Locals have held many legends about the hill, but Osmanagic, who spent the last 15 years studying the pyramids of Latin America, was the first to suggest that Visocica could be hiding a pyramid.

Anthropologists say the Visoko Valley already offers ample evidence of organized human settlements dating back 7,000 years. The town was Bosnia's capital during the Middle Ages, and German archaeologists working the valley recently found 24,000 Neolithic artifacts just 3 feet (1 meter) below ground.

Osmanagic claims Visocica is a classic example of cultures building on the top of other cultures.

A medieval fortress used by Bosnian kings for two centuries sits on top of the Visocica hill. The fortress was built over a Roman Empire observation post, which was built on the ruins of an Illyrian settlement. The Illyrians inhabited the Balkan peninsula long before Slavic tribes conquered it around A.D. 600.

No pyramids are known in Europe, and there is no evidence any ancient civilization there ever attempted to build one.

Osmanagic believes Visocica is hiding one, though he has no solid theories on how old it is or who might have built it. Osmanagic quickly named the three hills the Pyramids of the Sun, Moon and Dragon.

Tacky souvenirs for tourists
The locals were quick to catch on to the excitement, offering a tacky assortment of pyramid souvenirs for sale to curious visitors.

An unemployed car mechanic from Visoko, Ensad Husic, 36, joined Friday's excavation work in hopes the team will eventually prove Visocica is a pyramid. He sees the project as a job opportunity. "One can already feel the town is busy. I would not be here if I would not believe it is one," he said.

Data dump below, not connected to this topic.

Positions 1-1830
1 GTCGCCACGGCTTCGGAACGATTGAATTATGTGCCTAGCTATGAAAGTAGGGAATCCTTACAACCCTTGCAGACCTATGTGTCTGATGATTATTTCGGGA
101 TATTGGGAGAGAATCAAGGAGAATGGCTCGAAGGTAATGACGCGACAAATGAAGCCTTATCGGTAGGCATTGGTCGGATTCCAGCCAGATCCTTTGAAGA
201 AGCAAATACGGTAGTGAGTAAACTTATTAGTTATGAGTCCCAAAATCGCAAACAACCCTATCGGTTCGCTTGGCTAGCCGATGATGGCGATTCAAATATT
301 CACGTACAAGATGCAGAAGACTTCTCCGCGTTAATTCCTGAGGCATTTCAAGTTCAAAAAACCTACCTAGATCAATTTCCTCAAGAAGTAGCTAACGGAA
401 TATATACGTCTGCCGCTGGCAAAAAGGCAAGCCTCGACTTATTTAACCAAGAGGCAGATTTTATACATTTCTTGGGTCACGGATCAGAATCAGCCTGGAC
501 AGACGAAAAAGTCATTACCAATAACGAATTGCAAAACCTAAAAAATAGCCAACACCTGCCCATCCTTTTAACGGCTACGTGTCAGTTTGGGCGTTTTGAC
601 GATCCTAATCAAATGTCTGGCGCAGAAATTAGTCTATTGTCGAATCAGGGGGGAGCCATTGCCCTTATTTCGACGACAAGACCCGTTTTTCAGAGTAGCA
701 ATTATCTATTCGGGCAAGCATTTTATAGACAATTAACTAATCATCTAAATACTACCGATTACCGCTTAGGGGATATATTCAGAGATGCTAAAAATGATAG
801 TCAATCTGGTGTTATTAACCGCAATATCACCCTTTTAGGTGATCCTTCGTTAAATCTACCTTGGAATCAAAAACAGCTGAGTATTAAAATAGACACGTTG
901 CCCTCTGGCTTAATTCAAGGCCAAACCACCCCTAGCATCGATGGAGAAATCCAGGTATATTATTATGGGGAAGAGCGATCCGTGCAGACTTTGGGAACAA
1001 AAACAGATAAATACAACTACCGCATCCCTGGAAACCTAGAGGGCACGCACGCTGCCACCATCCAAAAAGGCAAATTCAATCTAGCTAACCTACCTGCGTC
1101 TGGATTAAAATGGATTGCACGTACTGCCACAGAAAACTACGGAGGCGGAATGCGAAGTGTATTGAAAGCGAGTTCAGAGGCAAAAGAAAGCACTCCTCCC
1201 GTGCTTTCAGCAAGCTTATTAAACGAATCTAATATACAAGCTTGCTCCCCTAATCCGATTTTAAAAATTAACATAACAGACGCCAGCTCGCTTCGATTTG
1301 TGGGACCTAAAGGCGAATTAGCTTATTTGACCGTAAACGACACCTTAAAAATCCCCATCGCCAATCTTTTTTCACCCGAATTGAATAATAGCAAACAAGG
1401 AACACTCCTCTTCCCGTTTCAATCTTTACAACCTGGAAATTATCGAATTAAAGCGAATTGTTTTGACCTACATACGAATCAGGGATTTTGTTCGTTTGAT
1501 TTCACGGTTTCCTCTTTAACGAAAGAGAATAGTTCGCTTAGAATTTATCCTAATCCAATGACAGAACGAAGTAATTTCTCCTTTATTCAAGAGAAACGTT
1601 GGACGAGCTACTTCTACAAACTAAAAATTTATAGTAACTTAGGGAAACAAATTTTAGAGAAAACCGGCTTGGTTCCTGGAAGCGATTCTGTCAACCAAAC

The first tourists are already arriving.

Dirk Wientges, 39, from Rosenheim, Germany, discovered the story about the possible pyramid on the Internet and brought his family over Easter to Visoko.

"We were curious. This is a beautiful country, and I would be happy for it if it would prove this is true. For once one can see Bosnia being mentioned in media in a positive light," he said.

Copyright 2006 The Associated Press. All rights reserved. This material may not be published, broadcast, rewritten or redistributed.

http://www.msnbc.msn.com/id/12320566/from/RSS/

Posted by: Tex Arcana Apr 15 2006, 09:48 PM
I seldom go to any MSN story because it takes so long to load; I was not aware of all the things PuPP mentioned, going on in the background. My revulsion toward MSN is for other reasons, but in this case they had the most update information on the entry into the tunnel. Of course, skeptics are already focusing on the nationalistic and commercial motivations mentioned at the end of the article rather than in the geologist's and archaeologist's initial statement that the branching tunnel was artificial. Expect the mindscape battles to intensify as more information becomes available.

Posted by: uggliozzi Apr 16 2006, 02:30 PM
Two experts from Egypt worries me. Whatever the agenda of these two I doubt that it is scientific examination and revelation. Once they get their claws into the project I won't be able to trust any "findings".

A 3.8 Km tunnel does not sound like a burial mound or a traditional pyramid. This could be from the pre-ice age civilization that I have long suspected seeded our current history.

Posted by: Tex Arcana Apr 16 2006, 05:29 PM
Uggliozzi wrote:
<Two experts from Egypt worries me. Whatever the agenda of these two I doubt that it is scientific examination and revelation. Once they get their claws into the project I won't be able to trust any "findings".

A 3.8 Km tunnel does not sound like a burial mound or a traditional pyramid. This could be from the pre-ice age civilization that I have long suspected seeded our current history.>

Your suspicions seem reasonable, Uggliozzi.

Posted by: Mark Apr 16 2006, 09:38 PM
Hey Tex, I got to thinking.... have you ever made a connection to wars and conquest in ancient lands?

I recall the Bosnia and Serb wars in our snooze media back in the 90s.

I wonder, are some of these wars fueled by what can be gained from recovering ancient knowledge?

Posted by: Tex Arcana Apr 17 2006, 09:08 AM